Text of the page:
12. Save on lunches. Deli turkey breast costs about twice as much as roasting turkey tenderloin at home and slicing it thin for sandwiches. If you cook a beef roast, pork roast, or meatloaf the night before for dinner, reserve a few slices for tomorrow’s lunch. One pound of lean ground beef can make 8 tacos so it stretches your grocery dollar. One cup of gluten-free flour mixture will go a long way when you add chopped green onion, minced green pepper and shredded cheddar cheese to make waffles to use as a base for sloppy joes instead of expensive gluten-free buns.

13. Cut back on expensive dinners. Take leftovers from last night’s beef roast and vegetables, cut them up, thicken beef broth with cornstarch, add a crust, and make beef pot pies. Or shred the remains of the roast, add a little barbeque sauce and spoon over the cheese waffles mentioned above. Reduce meat serving sizes to 5 ounces; eating less meat is healthier and will save on the grocery bill. You can stretch meat by adding lots of veggies to stews, soups, and casseroles. Make veggie chow mein served over rice noodles, tuna quesadillas or tuna rice casserole. Simmer a large pot of chili (with mostly beans and less meat), then freeze the leftovers to use over hot dogs or hamburgers, on top of spaghetti or rice, over corn pancakes, to stuff a baked potato, or to use in quesadillas or taco salad.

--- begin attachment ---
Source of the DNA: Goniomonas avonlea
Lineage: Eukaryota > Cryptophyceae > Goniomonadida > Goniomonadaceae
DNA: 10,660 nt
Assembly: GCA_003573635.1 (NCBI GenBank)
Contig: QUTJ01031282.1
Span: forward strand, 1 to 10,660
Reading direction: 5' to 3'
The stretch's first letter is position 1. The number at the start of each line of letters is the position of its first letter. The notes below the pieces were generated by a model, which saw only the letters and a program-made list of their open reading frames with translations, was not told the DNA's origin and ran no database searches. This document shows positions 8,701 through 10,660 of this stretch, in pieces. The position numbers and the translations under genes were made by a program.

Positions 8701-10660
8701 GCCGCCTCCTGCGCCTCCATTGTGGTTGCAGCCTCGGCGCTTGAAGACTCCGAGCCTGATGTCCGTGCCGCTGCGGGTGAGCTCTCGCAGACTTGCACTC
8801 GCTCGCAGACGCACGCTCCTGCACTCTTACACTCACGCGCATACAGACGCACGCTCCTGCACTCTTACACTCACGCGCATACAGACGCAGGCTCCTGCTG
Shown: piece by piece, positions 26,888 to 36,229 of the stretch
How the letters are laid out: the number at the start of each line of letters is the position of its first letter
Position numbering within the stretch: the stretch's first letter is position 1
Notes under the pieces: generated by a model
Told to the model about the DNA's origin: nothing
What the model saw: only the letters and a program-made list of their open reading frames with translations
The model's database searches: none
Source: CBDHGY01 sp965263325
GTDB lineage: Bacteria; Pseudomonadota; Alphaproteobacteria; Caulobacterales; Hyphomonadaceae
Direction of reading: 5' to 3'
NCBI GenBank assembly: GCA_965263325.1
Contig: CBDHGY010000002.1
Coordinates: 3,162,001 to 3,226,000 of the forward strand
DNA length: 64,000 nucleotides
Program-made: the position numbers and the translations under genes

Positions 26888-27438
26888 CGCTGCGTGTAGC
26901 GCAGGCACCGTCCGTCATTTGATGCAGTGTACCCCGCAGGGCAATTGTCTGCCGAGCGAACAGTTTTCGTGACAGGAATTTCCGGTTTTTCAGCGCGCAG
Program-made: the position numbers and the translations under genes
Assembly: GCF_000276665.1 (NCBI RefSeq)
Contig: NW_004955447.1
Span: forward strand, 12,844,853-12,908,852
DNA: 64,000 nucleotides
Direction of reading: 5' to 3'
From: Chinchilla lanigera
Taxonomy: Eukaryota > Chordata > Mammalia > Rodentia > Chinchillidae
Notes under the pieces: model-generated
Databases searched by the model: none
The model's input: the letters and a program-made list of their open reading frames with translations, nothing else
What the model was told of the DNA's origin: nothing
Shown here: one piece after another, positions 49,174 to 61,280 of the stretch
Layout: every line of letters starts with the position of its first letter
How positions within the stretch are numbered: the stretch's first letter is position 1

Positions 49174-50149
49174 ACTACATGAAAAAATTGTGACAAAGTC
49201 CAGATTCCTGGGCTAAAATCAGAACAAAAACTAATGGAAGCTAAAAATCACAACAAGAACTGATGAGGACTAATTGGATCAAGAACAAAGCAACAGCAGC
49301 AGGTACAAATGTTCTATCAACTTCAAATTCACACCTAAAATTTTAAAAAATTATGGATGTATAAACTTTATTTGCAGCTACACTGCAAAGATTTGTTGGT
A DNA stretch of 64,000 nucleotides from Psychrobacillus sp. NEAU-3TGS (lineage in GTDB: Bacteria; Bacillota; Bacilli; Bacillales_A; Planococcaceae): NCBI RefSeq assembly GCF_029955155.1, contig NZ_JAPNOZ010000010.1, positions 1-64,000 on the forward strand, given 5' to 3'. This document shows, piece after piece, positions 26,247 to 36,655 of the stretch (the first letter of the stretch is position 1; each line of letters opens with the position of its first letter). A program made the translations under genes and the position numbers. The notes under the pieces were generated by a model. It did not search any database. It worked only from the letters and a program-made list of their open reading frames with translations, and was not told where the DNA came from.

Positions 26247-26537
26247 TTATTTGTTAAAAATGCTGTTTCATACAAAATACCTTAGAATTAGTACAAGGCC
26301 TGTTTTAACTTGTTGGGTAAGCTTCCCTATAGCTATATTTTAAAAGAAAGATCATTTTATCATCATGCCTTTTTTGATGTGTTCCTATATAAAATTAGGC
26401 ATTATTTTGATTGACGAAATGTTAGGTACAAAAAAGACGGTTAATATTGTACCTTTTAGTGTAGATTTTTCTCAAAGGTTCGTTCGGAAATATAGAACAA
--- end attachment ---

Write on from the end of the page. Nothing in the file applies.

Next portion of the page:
14. Brown rice costs less per serving than gluten-free pasta, so use the pastas sparingly. Tonight make red beans and rice; tomorrow night, add salsa to make Mexican rice. Potatoes and beans are two of the least expensive items at a grocery store. Add beans to salads and casseroles. Roasted potatoes cost less and are more nutritious than making au gratin potato slices with heavy cream and cheddar cheese. If you roasted too many potatoes, recreate the leftovers into a potato salad for tomorrow’s side dish or mash them with a little milk, butter and parmesan cheese to make mashed potatoes. If you have mashed potatoes left over, stir in some shredded zucchini, carrots, green pepper and green onions to make latkes. Cabbage is a bargain, so stuff it, boil it, add it to salads, stews, soups, and shred it for coleslaw.

15. Finally, pinch pennies on dessert. Homemade brown rice pudding costs pennies per serving. In the fall, go apple picking (apples cost must less this way). Make baked apples for dessert one night. Slice a few to make Dutch apple pie. If you picked too many apples and they are starting to go soft, chop them up and make a pot of homemade applesauce. Layer frozen yogurt, cut-up fruit, and crushed gluten-free cinnamon-flavored cereal in parfait glasses. Use up those slices of gluten-free bread that crumbled or dried out by making bread pudding. Puree juices or fruits you have left in the refrigerator and make homemade popsicles.

The budget choices are out there. Eating gluten-free can be fun, safe, healthy and cost-effective with just a little bit of planning.

-------------------------- Author and Speaker Information: Connie Sarros, Fairlawn, OH http://www.gfbooks.homestead.com gfcookbook@neo.rr.com


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One Response to “Penny Pinching on The Gluten-free Diet”

  1. John Winchester says:

    Thanks for your write ups, your blog isn’t like all the other spammy and poorly written sites. you got a bookmark from me!